Yahoo distributes fix for email worm

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Yahoo now has its arms around a newly discovered malicious worm that had been affecting users of its email service.

Yahoo said "a very small fraction" of its email users have been infected by the worm.

Yahoo spokesperson Kelley Podboy said today that the Sunnyvale, Calif., company sent a fix to all Yahoo Mail users.

"We have taken steps to resolve the issue and protect our users from further attacks of this worm. The solution has been automatically distributed to all Yahoo Mail customers, and requires no additional action on the part of the user," said Podboy. "Yahoo continues to take a multi-faceted approach to protecting consumers against scams and online threats through the use of enhanced filtering and email authentication technologies, industry collaboration, public policy efforts and increasing customer awareness."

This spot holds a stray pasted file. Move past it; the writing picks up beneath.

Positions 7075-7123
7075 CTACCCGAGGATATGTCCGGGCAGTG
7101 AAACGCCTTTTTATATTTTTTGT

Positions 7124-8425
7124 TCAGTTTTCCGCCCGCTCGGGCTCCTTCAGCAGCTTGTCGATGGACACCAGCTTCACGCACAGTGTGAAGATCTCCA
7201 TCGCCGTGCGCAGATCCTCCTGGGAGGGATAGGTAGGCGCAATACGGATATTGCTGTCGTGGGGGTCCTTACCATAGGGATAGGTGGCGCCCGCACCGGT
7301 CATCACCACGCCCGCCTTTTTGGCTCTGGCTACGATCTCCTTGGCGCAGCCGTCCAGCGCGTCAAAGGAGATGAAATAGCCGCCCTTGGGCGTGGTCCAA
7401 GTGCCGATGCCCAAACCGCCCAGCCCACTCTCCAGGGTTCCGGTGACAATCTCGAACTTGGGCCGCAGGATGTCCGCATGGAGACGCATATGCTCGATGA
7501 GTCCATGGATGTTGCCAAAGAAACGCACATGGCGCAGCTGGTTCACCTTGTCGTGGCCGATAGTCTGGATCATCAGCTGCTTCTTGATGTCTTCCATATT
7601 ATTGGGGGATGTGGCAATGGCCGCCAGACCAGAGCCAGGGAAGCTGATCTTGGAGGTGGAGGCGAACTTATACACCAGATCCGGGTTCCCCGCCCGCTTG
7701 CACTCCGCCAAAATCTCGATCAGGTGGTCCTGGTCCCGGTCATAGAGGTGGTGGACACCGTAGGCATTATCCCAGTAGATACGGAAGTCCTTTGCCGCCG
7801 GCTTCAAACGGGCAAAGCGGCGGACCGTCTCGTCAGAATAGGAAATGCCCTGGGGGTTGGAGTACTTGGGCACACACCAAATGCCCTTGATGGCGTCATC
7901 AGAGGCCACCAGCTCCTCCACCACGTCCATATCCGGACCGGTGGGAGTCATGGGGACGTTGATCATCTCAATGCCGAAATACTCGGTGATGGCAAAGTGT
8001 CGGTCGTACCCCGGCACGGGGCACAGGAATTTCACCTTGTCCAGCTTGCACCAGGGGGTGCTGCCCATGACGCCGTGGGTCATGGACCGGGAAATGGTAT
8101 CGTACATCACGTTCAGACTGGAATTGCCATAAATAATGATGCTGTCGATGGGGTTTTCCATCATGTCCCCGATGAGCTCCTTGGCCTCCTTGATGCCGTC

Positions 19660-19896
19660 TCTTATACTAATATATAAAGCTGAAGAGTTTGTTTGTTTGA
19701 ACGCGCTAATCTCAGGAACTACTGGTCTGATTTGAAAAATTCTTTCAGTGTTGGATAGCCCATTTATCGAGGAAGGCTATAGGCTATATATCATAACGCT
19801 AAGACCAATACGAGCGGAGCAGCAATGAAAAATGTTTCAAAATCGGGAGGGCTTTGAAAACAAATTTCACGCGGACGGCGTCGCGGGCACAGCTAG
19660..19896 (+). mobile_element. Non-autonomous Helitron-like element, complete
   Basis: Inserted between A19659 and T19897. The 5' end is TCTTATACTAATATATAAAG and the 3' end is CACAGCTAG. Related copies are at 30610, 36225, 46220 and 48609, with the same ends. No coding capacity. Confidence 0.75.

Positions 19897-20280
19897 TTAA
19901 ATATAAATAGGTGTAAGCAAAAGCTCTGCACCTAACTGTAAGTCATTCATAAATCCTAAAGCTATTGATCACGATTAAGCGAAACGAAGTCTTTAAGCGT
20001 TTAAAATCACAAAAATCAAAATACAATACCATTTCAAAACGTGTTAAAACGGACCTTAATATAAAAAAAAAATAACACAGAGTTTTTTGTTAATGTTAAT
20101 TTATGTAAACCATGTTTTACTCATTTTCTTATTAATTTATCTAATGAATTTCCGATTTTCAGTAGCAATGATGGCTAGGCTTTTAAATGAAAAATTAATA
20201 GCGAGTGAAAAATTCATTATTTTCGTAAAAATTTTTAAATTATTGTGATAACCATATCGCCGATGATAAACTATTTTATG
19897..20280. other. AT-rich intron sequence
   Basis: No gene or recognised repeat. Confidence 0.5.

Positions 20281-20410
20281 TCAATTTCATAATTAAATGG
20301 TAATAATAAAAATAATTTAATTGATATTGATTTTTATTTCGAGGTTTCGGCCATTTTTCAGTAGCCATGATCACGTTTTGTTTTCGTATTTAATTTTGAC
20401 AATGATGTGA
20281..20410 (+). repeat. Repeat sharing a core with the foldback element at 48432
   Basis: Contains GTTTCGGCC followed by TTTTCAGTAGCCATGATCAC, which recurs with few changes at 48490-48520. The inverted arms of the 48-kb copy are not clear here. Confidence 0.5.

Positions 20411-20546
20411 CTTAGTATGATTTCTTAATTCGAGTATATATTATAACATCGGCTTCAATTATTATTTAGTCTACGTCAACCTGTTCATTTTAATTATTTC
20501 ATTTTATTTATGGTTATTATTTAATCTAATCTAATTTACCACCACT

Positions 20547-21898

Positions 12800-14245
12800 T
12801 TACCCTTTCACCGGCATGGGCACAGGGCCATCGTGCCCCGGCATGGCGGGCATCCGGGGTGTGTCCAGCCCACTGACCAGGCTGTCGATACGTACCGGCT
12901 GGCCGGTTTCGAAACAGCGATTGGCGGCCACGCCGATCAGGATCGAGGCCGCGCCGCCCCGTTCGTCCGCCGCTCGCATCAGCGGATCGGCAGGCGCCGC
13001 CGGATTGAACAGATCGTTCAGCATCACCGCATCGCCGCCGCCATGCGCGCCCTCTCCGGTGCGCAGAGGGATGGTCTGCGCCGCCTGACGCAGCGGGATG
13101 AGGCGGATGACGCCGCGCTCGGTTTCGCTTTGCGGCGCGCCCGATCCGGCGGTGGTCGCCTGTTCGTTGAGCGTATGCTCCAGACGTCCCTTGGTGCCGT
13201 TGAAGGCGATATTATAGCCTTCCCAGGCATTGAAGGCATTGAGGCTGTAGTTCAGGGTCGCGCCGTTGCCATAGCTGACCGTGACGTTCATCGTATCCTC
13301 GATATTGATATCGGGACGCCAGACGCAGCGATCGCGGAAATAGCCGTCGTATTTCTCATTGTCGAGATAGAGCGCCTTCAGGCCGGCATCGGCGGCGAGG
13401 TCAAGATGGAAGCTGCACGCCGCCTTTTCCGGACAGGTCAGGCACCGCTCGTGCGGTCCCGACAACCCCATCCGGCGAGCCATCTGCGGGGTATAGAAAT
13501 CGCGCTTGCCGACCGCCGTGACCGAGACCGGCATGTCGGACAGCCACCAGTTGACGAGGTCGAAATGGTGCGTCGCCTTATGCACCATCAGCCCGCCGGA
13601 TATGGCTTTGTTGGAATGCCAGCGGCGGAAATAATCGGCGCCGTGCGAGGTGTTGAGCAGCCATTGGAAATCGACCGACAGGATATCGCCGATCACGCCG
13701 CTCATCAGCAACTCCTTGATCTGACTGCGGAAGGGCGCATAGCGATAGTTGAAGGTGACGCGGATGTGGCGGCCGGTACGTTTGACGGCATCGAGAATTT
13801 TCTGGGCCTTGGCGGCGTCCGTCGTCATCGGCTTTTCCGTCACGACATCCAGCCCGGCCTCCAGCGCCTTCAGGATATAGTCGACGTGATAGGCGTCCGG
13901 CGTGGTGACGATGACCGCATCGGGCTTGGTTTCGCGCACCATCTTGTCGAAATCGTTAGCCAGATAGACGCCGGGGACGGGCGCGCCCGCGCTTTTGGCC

The worm, JS.Yamanner@m spreads to the user’s email contacts when he or she opens an infected email, according to a Symantec advisory. The user does not need to click on any attachments in order for the worm to propagate.

However, despite its ease in spreading, the worm – sent as part of an HTML email containing JavaScript – poses little threat, according to the Symantec advisory.

Once the email is opened, the worm exploits a flaw in Yahoo Mail to run a script normally blocked by the service, according to the advisory. The user’s browser is redirected to display the URL http://www[dot]av3[dot]net/index.htm, which is not believed to be malicious. The worm then copies itself to the other addresses in the user’s Yahoo email folders if the addresses end with "" or ""

Infected emails contain a subject that reads "New Graphic Site" and a body that reads: "this is a test." The messages come from av3[at]

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